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Brett Smith v. William F. Hulihan

October 17, 2012


The opinion of the court was delivered by: Hon. Harold Baer, Jr., District Judge*fn1


In this petition for a writ habeas corpus, brought pursuant to 28 U.S.C. § 2254, petitioner Brett Smith challenges his 2006 conviction in Supreme Court, New York County, for criminal sale of a controlled substance. I referred the case to Magistrate Judge Andrew Peck, who issued a Report and Recommendation ("R&R") that recommends denial of the petition in its entirety. Smith v. Hulihan, No. 11 Civ. 2948, 2011 WL 4058764 (S.D.N.Y. Sept. 13, 2011). Through a series of submissions to the Court, see infra Part III, Smith has objected to the R&R. For the reasons set forth below, Magistrate Judge Peck's R&R is adopted in full and the petition is denied.


A district court "may accept, reject, or modify, in whole or in part, the findings or recommendations made by the magistrate judge." 28 U.S.C. § 636(b)(1)(c). After the parties are served with a copy of the magistrate judge's R&R, they may file objections with the court, and the court must then review de novo any part of the R&R that has been objected to. Id.; Fed. R. Civ. P. 72(b)(2)--(3). As to those portions that neither party objects to, the court may review for clear error.*fn2 See Gomez v. Brown, 655 F. Supp. 2d 332, 341 (S.D.N.Y. 2009); see also United States v. Male Juvenile, 121 F.3d 34, 38 (2d Cir. 1997) ("[F]ailure to object timely to a magistrate judge's report may operate as a waiver of any further judicial review of the decision . . . .").In addition, to the extent that the objections filed are overly general, conclusory, or simply reiterations of a party's prior arguments, the court may review corresponding portions of the R&R under the clearly erroneous standard. United States ex rel. Cas Redimix Concrete Corp. v. Luvin Constr. Corp., No. 00 Civ. 7552, 2002 WL 31886040, at *1 (S.D.N.Y. Dec. 27, 2002). Similarly, new arguments and factual assertions cannot properly be raised for the first time in objections to the R&R, and indeed may not be deemed objections at all. See Forman v. Artuz, 211 F. Supp. 2d 415, 418 n.8 (S.D.N.Y. 2000); see also Abu-Nassar v. Elders Futures, Inc., No. 88 Civ. 7906, 1994 WL 445638, at *4 n.2 (S.D.N.Y. Aug. 17, 1994) (dismissing new arguments not raised before the Magistrate Judge as "untimely" because entertaining them would "undermine the authority of the Magistrate Judge by allowing litigants the option of waiting until a Report is issued to advance additional arguments"). That said, when a litigant is proceeding pro se, his filings "must be construed liberally and interpreted 'to raise the strongest arguments that they suggest.'" Triestman v. Fed. Bureau of Prisons, 470 F.3d 471, 474--75 (2d Cir. 2006) (quoting Pabon v. Wright, 459 F.3d 241, 248 (2d Cir. 2006)).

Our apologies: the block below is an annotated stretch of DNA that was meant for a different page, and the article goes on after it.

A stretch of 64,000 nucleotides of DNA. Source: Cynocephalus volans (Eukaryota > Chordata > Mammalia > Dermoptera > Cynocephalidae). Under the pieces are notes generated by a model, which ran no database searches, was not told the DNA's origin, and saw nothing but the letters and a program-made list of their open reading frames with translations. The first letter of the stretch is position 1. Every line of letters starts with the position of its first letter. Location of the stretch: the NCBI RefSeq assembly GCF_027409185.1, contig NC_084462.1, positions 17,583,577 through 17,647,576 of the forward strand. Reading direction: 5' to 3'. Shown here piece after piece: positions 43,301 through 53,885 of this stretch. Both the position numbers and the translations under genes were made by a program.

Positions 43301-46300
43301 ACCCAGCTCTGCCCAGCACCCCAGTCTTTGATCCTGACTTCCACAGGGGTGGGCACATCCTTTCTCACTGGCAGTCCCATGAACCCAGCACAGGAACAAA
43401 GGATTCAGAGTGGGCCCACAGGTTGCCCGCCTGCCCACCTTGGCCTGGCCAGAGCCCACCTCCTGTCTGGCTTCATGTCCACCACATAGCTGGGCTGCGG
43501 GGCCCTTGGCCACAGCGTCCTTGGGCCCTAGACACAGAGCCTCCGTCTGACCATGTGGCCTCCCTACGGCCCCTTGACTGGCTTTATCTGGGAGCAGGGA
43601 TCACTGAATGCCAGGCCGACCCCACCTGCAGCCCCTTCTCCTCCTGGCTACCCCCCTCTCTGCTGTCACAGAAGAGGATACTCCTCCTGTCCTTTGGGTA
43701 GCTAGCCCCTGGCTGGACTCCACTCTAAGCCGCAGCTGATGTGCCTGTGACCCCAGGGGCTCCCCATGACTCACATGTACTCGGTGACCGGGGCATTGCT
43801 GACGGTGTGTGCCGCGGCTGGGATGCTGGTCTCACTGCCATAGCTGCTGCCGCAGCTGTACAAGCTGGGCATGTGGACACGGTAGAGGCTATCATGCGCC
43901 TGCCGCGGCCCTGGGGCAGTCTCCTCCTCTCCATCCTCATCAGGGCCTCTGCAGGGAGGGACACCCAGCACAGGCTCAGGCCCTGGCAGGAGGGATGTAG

A. Facts

Brett Smith was arrested on the night of November 3, 2005, during an undercover "buyand-bust" operation conducted in Manhattan by the New York Police Department.*fn3 An undercover officer, identified as UC 6385, approached Smith on the street and requested two "dimes," or ten dollar bags of crack cocaine. Smith then asked another man, who was not apprehended, to give the officer a "twenty bag" and handed the man the officer's money. A few minutes later, NYPD officers arrested Smith. The drugs UC 6385 received during the operation were subsequently field-tested by him at his office and then confirmed to be cocaine in an NYPD laboratory test.

B. Procedural History

Smith was tried in Supreme Court, New York County, and was convicted of one count of third-degree criminal sale of a controlled substance. See N.Y. Penal Law § 220.39(1) (McKinney 2012). He was sentenced to five years in prison.

Following his conviction, Smith filed a pro se motion to vacate the judgment. See N.Y. Crim. Proc. Law § 440.10 (McKinney 2012). This petition raised three issues, all stemming from the assertion that UC 6385 did not certify the field test report made following Smith's arrest.*fn4

This motion was denied by Justice Carruthers, who explained that these claims were not "legally viable," and that this had already been explained to Smith at trial. Leave to appeal the denial of this motion was denied by the Supreme Court Appellate Division, First Department. The First Department subsequently affirmed Smith's conviction. People v. Smith, 859 N.Y.S.2d 75 (1st Dep't 2008). The Court of Appeals denied leave to appeal. 894 N.E.2d 664 (N.Y. 2008).

Smith filed a state habeas petition in Supreme Court, Sullivan County, and asserted that the state had violated the ninety-day speedy trial provision for misdemeanors. See N.Y. Crim. Proc. Law § 30.30(1)(b) (McKinney 2006). The court denied the petition on December 30, 2010, for lack of personal jurisdiction over the respondent. The Third Department denied Smith's request for an extension of time to appeal, and Smith has not directly appealed the state habeas decision.

On April 22, 2011, Smith filed a pro se federal habeas petition in this Court and alleged thirteen grounds for relief. On September 13, 2011, Magistrate Judge Peck recommended that ...

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